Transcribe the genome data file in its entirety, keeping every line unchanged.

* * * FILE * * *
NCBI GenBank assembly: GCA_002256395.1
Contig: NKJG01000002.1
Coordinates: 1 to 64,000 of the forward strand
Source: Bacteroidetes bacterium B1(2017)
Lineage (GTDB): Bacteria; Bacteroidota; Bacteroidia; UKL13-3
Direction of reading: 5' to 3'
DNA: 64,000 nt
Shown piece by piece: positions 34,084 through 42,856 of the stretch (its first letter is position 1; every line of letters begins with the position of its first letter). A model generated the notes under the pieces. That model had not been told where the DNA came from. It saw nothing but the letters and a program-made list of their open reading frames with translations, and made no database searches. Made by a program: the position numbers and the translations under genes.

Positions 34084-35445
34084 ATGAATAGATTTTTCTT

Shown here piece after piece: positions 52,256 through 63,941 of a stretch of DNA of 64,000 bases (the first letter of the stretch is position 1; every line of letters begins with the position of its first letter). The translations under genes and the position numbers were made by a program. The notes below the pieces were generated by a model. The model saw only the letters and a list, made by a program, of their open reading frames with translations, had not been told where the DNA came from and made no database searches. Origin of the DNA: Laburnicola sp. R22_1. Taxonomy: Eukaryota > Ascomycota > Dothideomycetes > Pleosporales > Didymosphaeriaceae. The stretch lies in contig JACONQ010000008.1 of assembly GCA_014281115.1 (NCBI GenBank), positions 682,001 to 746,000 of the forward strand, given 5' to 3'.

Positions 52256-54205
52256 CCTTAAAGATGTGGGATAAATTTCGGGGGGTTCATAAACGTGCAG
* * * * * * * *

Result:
NCBI GenBank assembly: GCA_002256395.1
Contig: NKJG01000002.1
Coordinates: 1 to 64,000 of the forward strand
Source: Bacteroidetes bacterium B1(2017)
Lineage (GTDB): Bacteria; Bacteroidota; Bacteroidia; UKL13-3
Direction of reading: 5' to 3'
DNA: 64,000 nt
Shown piece by piece: positions 34,084 through 42,856 of the stretch (its first letter is position 1; every line of letters begins with the position of its first letter). A model generated the notes under the pieces. That model had not been told where the DNA came from. It saw nothing but the letters and a program-made list of their open reading frames with translations, and made no database searches. Made by a program: the position numbers and the translations under genes.

Positions 34084-35445
34084 ATGAATAGATTTTTCTT

Shown here piece after piece: positions 52,256 through 63,941 of a stretch of DNA of 64,000 bases (the first letter of the stretch is position 1; every line of letters begins with the position of its first letter). The translations under genes and the position numbers were made by a program. The notes below the pieces were generated by a model. The model saw only the letters and a list, made by a program, of their open reading frames with translations, had not been told where the DNA came from and made no database searches. Origin of the DNA: Laburnicola sp. R22_1. Taxonomy: Eukaryota > Ascomycota > Dothideomycetes > Pleosporales > Didymosphaeriaceae. The stretch lies in contig JACONQ010000008.1 of assembly GCA_014281115.1 (NCBI GenBank), positions 682,001 to 746,000 of the forward strand, given 5' to 3'.

Positions 52256-54205
52256 CCTTAAAGATGTGGGATAAATTTCGGGGGGTTCATAAACGTGCAG